6.29.2014

The DOs and NOTs of talking publicly

I belong to the Church of Jesus Christ of Latter Day Saints. I live it and I love it. I enjoy working in the nursery every Sunday. Going to church each week really gives me what I need to get through another week. It is a light in my own life.

Latter Day Saints have a unique privilege of giving a possibly large number of speeches in their lives. I guess this could come across as being a curse to some, those who hate public speaking. But I view it as a privilege. Speaking publicly, I think, makes you better at speaking privately. Some of you may be reading this thinking "What? Speeches? I'm LDS and I've never given a speech!" To that I say, you probably have, you've just called them "Talks". I think it's funny calling them talks, but I do it anyways.

Now. I'm no pro at public speaking. Not by any means. I took an entry level public speaking class in college and that certifies me to give advice, OBVIOUSLY. Hah. I also have seen many "talks" given, and have had favorites and not-so-favorites. I think there's distinguishing features between my favorites and not favorites. I want to share them with you. Some of you might doubt the advice I'm sharing with you, saying that you don't need to follow it to give great "talks". That might be true. But look at it this way. In General Conference, you'll see that all of the "talks" given follow what I'm gonna share.


To start (this will be funny later...), the NOTs of talking publicly.

1. Never ever get up and make a joke about getting a phone call or being approached to give this talk. Everyone knows what that feels like. Everyone in the congregation has heard this joke given a million different times in a million different ways. It's rarely funny anymore. And it doesn't make much sense, doesn't give the audience any new information. No one is down there thinking "Woah wait, you mean, you weren't just divinely inspired to get up there and talk today? Someone had to ask you to do it?"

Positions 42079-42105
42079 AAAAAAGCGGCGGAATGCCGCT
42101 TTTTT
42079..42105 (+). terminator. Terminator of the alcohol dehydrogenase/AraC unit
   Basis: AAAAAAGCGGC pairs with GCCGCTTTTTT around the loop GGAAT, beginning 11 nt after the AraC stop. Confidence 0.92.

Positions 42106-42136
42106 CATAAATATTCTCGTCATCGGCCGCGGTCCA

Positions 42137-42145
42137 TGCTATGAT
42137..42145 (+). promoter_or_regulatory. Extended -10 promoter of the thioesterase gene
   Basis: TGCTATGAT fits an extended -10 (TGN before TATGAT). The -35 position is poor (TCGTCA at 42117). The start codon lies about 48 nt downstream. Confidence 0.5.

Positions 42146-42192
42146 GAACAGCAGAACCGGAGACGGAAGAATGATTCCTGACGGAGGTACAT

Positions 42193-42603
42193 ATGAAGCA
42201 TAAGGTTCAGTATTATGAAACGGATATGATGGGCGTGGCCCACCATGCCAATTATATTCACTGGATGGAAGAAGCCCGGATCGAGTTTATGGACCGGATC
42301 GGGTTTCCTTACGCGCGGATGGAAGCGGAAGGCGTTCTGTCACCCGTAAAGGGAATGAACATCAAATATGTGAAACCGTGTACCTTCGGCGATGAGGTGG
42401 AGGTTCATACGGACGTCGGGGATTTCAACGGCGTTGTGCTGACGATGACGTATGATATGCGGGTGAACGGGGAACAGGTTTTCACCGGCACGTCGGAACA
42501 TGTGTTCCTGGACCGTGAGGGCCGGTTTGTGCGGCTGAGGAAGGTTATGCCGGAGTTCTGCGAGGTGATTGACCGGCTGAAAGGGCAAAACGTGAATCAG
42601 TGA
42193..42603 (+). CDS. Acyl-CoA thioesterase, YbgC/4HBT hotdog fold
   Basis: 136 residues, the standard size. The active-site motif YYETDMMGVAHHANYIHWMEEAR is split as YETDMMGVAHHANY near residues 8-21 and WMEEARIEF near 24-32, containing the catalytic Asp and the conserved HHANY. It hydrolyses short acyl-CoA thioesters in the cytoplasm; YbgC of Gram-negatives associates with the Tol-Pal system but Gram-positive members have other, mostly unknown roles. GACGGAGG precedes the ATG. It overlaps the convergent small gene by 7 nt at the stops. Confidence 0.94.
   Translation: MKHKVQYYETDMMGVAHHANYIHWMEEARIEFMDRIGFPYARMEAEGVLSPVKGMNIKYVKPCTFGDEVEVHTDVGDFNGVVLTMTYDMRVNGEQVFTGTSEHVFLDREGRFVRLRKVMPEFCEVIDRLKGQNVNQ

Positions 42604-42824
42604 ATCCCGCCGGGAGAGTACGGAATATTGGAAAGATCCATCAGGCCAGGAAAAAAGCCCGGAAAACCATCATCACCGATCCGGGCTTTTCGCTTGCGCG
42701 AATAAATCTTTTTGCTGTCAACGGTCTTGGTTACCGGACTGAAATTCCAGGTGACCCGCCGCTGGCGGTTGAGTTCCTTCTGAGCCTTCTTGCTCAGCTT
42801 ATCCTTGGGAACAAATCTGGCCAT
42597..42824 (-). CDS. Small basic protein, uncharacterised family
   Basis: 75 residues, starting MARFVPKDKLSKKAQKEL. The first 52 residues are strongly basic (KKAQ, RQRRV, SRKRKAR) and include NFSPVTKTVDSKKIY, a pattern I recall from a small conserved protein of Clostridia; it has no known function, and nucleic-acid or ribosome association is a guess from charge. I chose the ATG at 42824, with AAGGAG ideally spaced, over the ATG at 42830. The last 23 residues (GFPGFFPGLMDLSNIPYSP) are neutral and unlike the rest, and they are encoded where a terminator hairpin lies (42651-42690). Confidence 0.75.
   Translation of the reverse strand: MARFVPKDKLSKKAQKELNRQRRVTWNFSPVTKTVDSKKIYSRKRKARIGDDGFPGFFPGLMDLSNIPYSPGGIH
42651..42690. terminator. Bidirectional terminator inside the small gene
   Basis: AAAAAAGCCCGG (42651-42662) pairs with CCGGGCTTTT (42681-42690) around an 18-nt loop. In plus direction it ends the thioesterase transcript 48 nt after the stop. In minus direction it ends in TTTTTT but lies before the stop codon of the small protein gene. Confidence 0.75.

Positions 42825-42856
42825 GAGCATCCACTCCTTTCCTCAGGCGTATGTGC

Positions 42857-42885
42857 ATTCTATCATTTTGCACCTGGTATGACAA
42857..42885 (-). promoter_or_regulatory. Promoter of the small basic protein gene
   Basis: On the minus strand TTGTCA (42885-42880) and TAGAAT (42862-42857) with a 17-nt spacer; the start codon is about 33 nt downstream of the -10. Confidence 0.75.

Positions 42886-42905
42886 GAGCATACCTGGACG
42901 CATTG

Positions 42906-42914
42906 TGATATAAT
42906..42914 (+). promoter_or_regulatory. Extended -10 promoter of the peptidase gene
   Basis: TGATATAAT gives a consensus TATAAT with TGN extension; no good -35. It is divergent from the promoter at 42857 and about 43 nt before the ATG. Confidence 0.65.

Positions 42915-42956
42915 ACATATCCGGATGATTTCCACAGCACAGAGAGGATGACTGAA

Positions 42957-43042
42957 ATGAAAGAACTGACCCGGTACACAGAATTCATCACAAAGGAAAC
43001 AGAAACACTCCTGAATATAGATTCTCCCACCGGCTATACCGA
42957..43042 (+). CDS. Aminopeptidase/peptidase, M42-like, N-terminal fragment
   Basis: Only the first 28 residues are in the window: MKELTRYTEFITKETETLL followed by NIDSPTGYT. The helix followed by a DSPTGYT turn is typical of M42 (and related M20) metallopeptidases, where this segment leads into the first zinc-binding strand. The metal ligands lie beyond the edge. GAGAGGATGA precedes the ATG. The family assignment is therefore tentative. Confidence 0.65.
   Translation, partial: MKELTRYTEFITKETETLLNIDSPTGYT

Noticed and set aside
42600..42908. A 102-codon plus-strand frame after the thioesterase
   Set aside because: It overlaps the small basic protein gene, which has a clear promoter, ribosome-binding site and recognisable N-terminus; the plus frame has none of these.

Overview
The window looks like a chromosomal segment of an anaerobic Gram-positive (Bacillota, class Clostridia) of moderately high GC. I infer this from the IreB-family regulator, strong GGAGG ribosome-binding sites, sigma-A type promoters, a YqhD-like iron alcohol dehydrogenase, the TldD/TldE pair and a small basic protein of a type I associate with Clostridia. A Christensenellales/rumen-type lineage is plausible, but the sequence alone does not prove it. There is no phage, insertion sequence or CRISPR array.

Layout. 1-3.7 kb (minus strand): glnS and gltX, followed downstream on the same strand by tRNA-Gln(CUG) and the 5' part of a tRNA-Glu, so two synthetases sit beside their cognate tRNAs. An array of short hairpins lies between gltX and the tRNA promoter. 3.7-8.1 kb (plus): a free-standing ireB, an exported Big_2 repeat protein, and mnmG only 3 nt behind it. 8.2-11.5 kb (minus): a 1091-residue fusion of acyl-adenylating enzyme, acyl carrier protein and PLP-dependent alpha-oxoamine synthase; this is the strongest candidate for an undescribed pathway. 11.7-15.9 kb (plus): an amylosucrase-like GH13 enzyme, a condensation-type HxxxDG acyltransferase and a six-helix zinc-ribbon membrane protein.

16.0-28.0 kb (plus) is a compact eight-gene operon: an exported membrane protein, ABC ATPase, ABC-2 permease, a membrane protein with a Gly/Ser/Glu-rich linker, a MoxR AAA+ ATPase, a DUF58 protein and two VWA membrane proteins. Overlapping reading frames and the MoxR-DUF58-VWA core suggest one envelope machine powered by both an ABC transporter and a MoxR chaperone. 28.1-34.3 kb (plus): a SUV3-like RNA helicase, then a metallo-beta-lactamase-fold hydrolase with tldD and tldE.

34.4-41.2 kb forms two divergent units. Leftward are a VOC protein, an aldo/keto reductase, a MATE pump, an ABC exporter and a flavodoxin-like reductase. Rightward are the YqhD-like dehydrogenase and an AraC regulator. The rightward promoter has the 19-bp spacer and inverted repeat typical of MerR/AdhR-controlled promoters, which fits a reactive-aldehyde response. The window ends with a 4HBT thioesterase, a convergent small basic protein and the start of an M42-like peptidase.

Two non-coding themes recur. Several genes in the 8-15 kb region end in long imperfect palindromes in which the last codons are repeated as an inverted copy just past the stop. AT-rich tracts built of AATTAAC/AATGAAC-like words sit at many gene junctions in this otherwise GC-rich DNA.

2. You don't need to start your talk with "Today I'm going to talk about...." Guess what. When you just get right into it, we know what you're gonna talk about. Your talk should be good enough that we can get the topic from it without you serving it to us on a silver platter.

3. We don't need a road map to your talk. Words like "To start..." "To finish..." are excessive. How about instead of saying "To start" and "To finish", ACTUALLY start and finish.


Now here are some DOs of talking publicly.

1. Have a strong beginning. Know what gets people hooked? Questions. Ask the audience a question. The tone of voice used in questions engages people, it is a great way of giving a topic to your talk without TELLING people what the topic is, and right from the start, people start applying your words to themselves. Other engaging things are poetry. I don't know why. The words or something. Rhyming words catch the audience and interest them. We're all toddlers at heart.

2. Do conclude nicely. Summarize your information. A pet peeve of mine is when people say "To conclude", and then give us brand new information. Wait, now I've forgotten what your talk was about. And I don't see how it ties together. Find a way to tie your information together.

3. Do prepare. Remember General Conference? How many of those fellas get up there with a few scriptures scribbled on their hand and hem and haw it from there? They have thought about what they're going to share. Some people like to say that they just will let the spirit inspire them at the pulpit. Maybe that could happen. Seems that more often, they're inspired by the fear of public speaking, thus the hems and haws. You don't need something written out word for word, and you don't need anything memorized. But consider that when you're speaking in church, you are there to teach people. The words you say may very well impact a person for the rest of their life. So prepare accordingly.


So to finish, I just want to say that we're having kale in our salad for dinner, and I'm oh so excited.

(I called this DOs and NOTs to bother people.)

No comments: